Hillbilly Elegy

Updated: Feb 3, 2021


Hillbilly Elegy, by J.D. Vance

1/25 | Started 01.03.21 • Finished 01.09.21 | 4 stars


This book was not like I thought it would be. It was heavy on social analysis and lighter on anecdotes. Thankfully, it does not detract from the read! Vance does a wonderful job weaving the two together, using stories to back up his research, and his research to prove his takeaways from various life episodes.


By the grace of God, I no longer hide from Mom. But I can't fix everything either. There is room now for both anger at Mom for the life she chooses and sympathy for the childhood she didn't. (238)

I appreciated his comments on a portion of the US population that I haven't spent much time thinking about: the white working-class. He spends a good amount of time talking about statistics and circumstances without getting bogged down in the numbers. And the facts he reveals can be quite startling. It's a subset of our demographics that comes with its own set of unique problems and in the end, Vance isn't sure that government intervention is the way to solve them. I think his conclusion is that if white Appalachia (or hillbillies as he calls them) would actually work hard like they claim to do and value and protect family in healthy ways that they could dig themselves out of these issues. Add to that a bit of luck and you've got a recipe for rising above and improving your base. I could be wrong, but that's my take.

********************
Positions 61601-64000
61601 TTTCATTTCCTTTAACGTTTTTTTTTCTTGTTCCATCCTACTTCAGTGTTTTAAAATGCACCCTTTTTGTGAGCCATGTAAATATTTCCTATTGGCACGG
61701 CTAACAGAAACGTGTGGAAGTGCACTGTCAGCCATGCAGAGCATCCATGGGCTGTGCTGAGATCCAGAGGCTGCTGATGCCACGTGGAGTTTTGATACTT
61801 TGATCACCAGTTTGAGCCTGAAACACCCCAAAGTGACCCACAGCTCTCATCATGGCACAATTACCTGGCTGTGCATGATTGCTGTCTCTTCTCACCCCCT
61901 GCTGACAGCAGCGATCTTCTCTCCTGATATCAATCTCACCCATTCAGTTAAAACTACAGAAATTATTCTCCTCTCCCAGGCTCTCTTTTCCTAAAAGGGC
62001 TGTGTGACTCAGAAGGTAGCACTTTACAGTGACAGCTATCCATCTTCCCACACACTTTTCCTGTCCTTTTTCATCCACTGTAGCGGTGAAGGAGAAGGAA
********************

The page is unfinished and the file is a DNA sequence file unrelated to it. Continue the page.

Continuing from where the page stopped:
If you're wondering whether or not the new Netflix movie does the book justice, I would say no. For one, it doesn't seem to follow quite the same timeline. I find that kind of thing annoying. Also, it isn't able to communicate all of the research and commentary that Vance provides in the book. To me, that diminishes the meaning and impact of all the stories.

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